Three thoughts on the Utah Jazz’s 119-110 loss to the Sacramento Kings from Salt Lake Tribune Jazz beat writer Andy Larsen.

1. Jazz can’t keep the Kings from scoring in transition

Kings head coach Dave Joerger was asked a simple question before the game: what’s made you good this year? They’re now 10-8 after all, far surpassing what was expected by most analysts.

“Just keep running is the biggest thing for us. Don’t stop. We did it because we feel like it’s best for our personnel. I think all of a sudden you see Willie Cauley-Stein playing well — he’s outrunning heavier, bigger opponents. And it opens up transition shots and threes for Buddy Hield, which he’s fantastic at. Nemanja Bjelica gives us space on the court. And then, all of this adds to the driving force which is De’Aaron Fox. He might be one of the fastest players in the league.”

The result has been the fastest team in the league: the Kings only take 12.9 seconds on offensive possessions on average, according to Inpredictable. But even though they push all the time, they’re also hyper efficient. They lead the league in transition points per 100 possessions with 134.4. Certainly, this fact was at the top of the Jazz’s scouting report.

Against past Jazz teams, this would have been a matter of unstoppable force meets unmovable object. But this Jazz team is weirdly bad at transition defense, and so the Kings just ran through Salt Lake City to get the win. Sometimes, it was as simple as DeAaron Fox just sprinting past everybody.

Other times, someone didn’t pick up their assignment. Here, Jae Crowder doesn’t get Marvin Bagley.

And then late, it was a matter of communication. The players all sprinted back, but they were confused about who was guarded and who wasn’t, so the Kings got a wide open three.

Overall, the Kings scored 122 points per 100 possessions tonight. On transition opportunities, that jumped to 140 points per 100 possessions. If you do that, you’re just almost certainly going to lose.

Now, here’s some more bad news. The Kings run more than anyone else, but No. 2 is the Los Angeles Lakers, who the Jazz play Friday night. They’re not quite as efficient as Sacramento so far, but the Jazz will get a chance to retake the test they failed Wednesday. Well, sort of. The Kings loss still stands.

2. Go get the defensive rebound!

The Jazz made a pretty impressive but ill-fated run at the end of the game, cutting Sacramento’s 17-point lead down to four in the course of just two minutes on the court. Donovan Mitchell was the key there, and his 35 points show his contributions.

But they couldn’t finish the comeback because they couldn’t secure a defensive rebound. As the Jazz went on their run, they couldn’t close out what were solid defensive possessions by getting the ball. This play by Bogdan Bogdanovic was haunting: Rudy Gobert went out to the perimeter but didn’t box out the shooter, or go back into the play, once he forced the miss.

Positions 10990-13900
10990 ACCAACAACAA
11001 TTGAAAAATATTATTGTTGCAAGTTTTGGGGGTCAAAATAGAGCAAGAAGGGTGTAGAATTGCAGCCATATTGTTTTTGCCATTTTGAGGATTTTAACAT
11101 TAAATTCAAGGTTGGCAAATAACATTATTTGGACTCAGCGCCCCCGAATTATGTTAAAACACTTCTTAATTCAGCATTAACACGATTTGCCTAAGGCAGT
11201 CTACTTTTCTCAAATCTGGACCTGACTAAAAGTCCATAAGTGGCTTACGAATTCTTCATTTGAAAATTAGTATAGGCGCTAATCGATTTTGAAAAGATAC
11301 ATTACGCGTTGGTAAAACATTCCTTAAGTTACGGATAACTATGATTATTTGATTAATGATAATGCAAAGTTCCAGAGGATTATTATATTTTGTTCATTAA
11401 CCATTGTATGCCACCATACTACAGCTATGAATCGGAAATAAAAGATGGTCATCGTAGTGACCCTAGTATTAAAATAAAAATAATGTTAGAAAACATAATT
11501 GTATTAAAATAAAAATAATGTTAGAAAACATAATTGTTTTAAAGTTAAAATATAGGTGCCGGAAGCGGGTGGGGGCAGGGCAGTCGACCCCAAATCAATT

Yes, Mitchell probably should have crashed the glass, too.

If it were just due to bad bounces, that would be one thing. But I think it’s a bigger issue, because it happened earlier in the game, too. Bjelica gets this rebound, surprising Gobert. Then he misses the layup, as Gobert watches the ball bounce, Fox just runs in and gets it.

This isn’t okay. Gobert has to lead the way with more urgency to get the ball. And his teammates have to help him out and crash the glass a little, especially if the Kings are from the perimeter.

“I think it starts with me," Gobert said. "These guys need me. I have to show up and bring the intensity and I think tonight I did it, but not all the time. Even in those nights, I have to show the example. Those guys rely on me so I have to do my job first and then we will be fine.”

3. The two guards theory

The Clayton brothers, Ken and Dan, are two of the smart contributors to Salt City Hoops. And they’ve pushed out a new theory in the last week that seems to make a lot of sense.

On Monday against Indiana, the Jazz only had one: Ricky Rubio, who scored 28. On Wednesday night against Sacramento, the Jazz again only had one: Mitchell, who scored 35.

Going through the Jazz’s box scores, that seems to be pretty true. You have to be kind of flexible about what represents a good game for Dante Exum, because he gets fewer minutes than the others, but if Rubio and Exum are both struggling with their shot, it’s really difficult for the Jazz to find a way to win. Teams can just key on Mitchell, prevent him from getting the ball, and then the offense stagnates.

And maybe it’s a little bit worrisome that this seems to be a necessity, because Rubio and Exum have been especially inconsistent basketball players. The Jazz could really use a second guard who could step up more consistently to help Mitchell out. Whether that happens through trade or player development by someone on the roster is yet to be determined.